Crazy Horse

This picture is an Indian Chief wearing his traditional head dress. Head dresses in Red Indian cultures generally represented your status, so for example the Chief in the picture has the largest head dress because he has the highest status.

Amos Little A Sioux Indian 8x10 Reprint Of Old Photo

Amos Little A Sioux Indian 8x10 Reprint Of Old Photo

Amos Little, a Sioux Indian from Buffalo Bill’s Wild West Show taken by photographer Gertrude Kasebier, 1898

Sitting Bull (Lakota: Tȟatȟáŋka Íyotake in Standard Lakota Orthography, also nicknamed Slon-he or "Slow"; c. 1831 – December 15, 1890) was a Hunkpapa Lakota holy man who led his people as a tribal chief during years of resistance to United States government policies. -Wiki

An incredible photo of Sitting Bull. His name on this photograph is signed by Sitting Bull himself. This photo was also used as a cover for a book titled "Sitting Bull" by Bill Yenne. Such a strong face.

Chief Naiche, youngest son of Cochise, Chiricahua Apache. Naiche | by plumaluna07@sbcglobal.net

White Wolf : Elders talk about the significance of long hair in Native American Cultures Naiche - Chiricahua Apache Youngest son of Cochise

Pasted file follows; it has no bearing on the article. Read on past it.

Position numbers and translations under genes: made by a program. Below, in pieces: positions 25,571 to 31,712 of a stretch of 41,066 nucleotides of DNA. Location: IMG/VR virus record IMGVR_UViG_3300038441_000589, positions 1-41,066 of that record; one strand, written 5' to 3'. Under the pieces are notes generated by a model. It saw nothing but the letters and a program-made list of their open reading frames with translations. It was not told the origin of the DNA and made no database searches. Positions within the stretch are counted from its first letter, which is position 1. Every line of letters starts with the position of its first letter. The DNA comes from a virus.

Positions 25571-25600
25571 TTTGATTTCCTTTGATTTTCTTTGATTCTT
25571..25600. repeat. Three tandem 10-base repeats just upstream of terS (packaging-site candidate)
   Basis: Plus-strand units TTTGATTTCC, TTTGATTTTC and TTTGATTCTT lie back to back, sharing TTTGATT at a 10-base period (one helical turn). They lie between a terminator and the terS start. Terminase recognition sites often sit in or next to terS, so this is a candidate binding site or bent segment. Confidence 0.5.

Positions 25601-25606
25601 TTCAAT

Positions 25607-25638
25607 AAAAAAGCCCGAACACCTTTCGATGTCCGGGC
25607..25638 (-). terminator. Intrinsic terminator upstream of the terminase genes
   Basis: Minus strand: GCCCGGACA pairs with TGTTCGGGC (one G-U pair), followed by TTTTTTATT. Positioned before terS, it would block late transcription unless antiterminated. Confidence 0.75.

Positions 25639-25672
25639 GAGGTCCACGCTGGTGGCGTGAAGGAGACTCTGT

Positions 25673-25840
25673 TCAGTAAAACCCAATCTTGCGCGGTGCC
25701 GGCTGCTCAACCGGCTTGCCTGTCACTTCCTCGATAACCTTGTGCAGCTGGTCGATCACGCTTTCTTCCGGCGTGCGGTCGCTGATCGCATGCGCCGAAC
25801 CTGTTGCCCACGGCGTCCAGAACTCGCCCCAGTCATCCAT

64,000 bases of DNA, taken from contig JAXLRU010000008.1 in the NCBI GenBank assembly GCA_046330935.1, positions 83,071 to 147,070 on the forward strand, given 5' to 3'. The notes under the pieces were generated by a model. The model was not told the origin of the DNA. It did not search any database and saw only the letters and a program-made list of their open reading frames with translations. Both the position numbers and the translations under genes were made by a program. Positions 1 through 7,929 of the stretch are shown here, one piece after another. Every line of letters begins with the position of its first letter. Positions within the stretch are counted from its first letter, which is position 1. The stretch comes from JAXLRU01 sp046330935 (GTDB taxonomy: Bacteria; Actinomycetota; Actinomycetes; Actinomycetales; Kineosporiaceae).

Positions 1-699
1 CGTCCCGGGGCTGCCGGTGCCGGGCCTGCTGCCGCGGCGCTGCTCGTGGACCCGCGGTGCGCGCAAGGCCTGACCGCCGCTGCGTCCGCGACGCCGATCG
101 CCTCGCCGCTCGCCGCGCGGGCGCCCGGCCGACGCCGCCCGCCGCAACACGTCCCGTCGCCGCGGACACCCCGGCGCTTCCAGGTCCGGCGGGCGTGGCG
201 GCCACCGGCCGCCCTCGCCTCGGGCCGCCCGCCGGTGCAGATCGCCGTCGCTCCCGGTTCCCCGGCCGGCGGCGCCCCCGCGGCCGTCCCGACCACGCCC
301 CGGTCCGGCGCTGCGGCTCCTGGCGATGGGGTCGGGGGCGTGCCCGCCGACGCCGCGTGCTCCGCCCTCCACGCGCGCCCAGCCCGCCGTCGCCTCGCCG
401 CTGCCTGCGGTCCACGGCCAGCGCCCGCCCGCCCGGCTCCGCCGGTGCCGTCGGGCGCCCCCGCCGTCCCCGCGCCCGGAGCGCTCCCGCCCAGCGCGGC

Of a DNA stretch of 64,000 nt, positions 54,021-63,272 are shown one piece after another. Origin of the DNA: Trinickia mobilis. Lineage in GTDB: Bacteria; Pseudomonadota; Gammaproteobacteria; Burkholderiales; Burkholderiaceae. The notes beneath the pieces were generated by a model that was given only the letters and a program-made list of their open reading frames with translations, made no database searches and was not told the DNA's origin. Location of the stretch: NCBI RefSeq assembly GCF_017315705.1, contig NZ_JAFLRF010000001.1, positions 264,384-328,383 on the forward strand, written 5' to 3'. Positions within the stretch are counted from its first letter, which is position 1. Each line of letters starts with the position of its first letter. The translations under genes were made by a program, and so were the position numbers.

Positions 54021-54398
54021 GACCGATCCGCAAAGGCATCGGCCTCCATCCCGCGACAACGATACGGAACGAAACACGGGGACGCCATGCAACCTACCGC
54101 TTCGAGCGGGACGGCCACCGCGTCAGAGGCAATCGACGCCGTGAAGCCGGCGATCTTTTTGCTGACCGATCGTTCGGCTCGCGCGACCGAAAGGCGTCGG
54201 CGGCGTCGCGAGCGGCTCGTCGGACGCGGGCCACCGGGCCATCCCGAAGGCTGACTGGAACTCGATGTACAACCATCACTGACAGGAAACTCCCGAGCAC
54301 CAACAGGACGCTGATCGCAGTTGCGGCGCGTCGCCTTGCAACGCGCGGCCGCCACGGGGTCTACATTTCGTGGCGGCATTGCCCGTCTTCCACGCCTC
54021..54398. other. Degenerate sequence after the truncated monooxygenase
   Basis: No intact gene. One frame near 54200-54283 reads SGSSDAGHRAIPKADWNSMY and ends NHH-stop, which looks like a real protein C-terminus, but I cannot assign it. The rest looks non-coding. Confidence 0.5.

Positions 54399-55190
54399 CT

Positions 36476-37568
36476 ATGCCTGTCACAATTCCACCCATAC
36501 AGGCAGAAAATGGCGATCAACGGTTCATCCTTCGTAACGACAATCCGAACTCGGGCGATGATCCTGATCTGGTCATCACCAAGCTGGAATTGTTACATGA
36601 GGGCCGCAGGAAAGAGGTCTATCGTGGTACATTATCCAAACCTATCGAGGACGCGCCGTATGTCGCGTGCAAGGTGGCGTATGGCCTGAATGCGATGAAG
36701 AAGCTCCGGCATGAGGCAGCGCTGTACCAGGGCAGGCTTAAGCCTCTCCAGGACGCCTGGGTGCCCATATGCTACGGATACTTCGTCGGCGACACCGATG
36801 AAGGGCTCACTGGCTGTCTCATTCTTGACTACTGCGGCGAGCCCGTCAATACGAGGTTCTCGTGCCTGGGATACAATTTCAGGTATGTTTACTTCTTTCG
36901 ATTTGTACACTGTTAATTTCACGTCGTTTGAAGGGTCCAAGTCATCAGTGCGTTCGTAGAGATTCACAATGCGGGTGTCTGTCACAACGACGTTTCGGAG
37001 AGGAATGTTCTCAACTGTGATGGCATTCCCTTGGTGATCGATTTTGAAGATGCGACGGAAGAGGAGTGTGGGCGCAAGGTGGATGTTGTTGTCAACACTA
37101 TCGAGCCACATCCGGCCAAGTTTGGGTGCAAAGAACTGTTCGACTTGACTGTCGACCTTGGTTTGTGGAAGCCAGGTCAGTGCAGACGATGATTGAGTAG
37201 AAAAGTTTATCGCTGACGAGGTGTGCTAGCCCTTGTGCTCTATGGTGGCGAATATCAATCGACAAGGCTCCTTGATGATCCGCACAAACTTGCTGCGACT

John F. Kennedy, a lost treasure as well as most of the Native Americans.

'You can't take a bad picture of the guy': Legendary photojournalist Art Shay's retrospective of classic American icons, including his favorite John F. Kennedy

This photo shows John F. Kennedy, U. president from and a Native American Chief. March 1963 President John F. Kennedy welcomed the National Congress of American Indians to the White House. This shows the relationship of these two cultures.

Cochise - 1815-1874 Though actually pronounced K-you Ch-Ish, this Apache leader is second only to Geronimo when it comes to that tribe’s historical significance. Often described as having the classical Indian frame; muscular, large for the time, and known to wear his long, black hair in a traditional pony tail, Cochise aided in the uprising to resist intrusions by Mexicans and American in the 19th century.

the legendary Cochise, Chiricahua Apache, and His Wife . This is the only picture I have ever seen of Cochise- if it is him- he had a great aversion to photography, as did many First Nation people.

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